Ice and Fire

Saturday, September 01, 2012 Road Junkies 0 Comments

Mountain Iron, MN to Minneapolis, MN 
Driving south on US-53 from Mountain Iron on Saturday, we passed through the town of Eveleth (pop. 3,718).  Though small, the town has a reputation as a hotbed of hockey talent, owning numerous Minnesota high school hockey records including most consecutive championships with four.  It was no surprise when the town built a U.S. Hockey Hall of Fame in 1973 (not to be confused with the major league Hockey Hall of Fame in Toronto) to preserve the history of ice hockey in the United States.  And what better home for the largest hockey stick in the U.S. than Eveleth?

At 110 feet long and 10,000 pounds, however, this impressive colossus is dwarfed by a 205-ft, 61,000-pound stick exhibited on the side of a building in a town on Vancouver Island.  But it was still worth a stop and provides an effective symbol for this hockey-obsessed hamlet.  Signs around town point the way to the "Big Stick."

Hinckley Fire Memorial
Near Carleton, we hopped onto I-35, the first interstate highway we've driven in ten days.  After experiencing the rush of unimpeded driving again for a while, we paused in the town of Hinckley (pop. 1,800) to search for a letterbox.  The box was planted as a memorial to more than 400 victims of the Great Hinckley Fire in 1894.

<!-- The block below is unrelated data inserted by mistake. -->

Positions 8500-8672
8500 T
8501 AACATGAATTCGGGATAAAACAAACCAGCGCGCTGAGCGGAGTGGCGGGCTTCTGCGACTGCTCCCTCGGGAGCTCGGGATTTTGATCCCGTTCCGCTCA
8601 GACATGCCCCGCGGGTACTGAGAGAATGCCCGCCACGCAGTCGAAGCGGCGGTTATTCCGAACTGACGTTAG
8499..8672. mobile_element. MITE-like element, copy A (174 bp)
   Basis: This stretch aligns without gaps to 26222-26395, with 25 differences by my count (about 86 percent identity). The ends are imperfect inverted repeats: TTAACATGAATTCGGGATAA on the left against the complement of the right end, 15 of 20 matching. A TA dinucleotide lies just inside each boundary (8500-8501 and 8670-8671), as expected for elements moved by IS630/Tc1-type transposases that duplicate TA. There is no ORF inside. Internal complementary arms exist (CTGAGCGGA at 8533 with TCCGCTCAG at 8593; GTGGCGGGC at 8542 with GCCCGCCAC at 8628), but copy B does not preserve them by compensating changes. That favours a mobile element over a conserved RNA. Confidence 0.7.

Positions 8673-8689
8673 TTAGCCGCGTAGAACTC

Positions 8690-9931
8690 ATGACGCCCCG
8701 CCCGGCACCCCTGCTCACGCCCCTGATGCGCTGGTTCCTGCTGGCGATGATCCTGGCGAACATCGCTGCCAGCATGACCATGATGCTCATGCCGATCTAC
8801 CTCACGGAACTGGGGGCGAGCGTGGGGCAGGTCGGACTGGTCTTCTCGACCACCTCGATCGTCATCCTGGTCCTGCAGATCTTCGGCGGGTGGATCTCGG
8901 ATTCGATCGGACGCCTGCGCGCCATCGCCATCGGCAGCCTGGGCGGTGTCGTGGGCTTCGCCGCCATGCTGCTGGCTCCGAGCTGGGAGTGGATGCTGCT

A two-month drought coupled with high temperatures and careless lumbering practices led to ideal circumstances for a major conflagration on September 1 of that year.  An odd temperature inversion contributed to the conditions that enabled several scattered fires to unite into a firestorm that scorched more than 200,000 acres and killed as many as 800.  Temperatures exceeded 2,000 °F., fusing the wheels of rail cars to the tracks.  
The residents who escaped did so by climbing down into wells or ponds or catching a ride on the few overcrowded trains that were able to leave the town before it was destroyed.  One engineer on a train headed south was able to rescue almost 300 people by backing up his train for more than five miles to a lake where passengers were able to avoid the fire.

Finally we made it to our hotel in a Minneapolis suburb in the late afternoon and took time to plan our visit to the city tomorrow and post clues for five letterboxes we have planted on this trip.

In case you can't find the 110-ft hockey stick with your eyes
Canada Geese everywhere
Stamping in at Chub Lake Park
Cool Headstone of the Day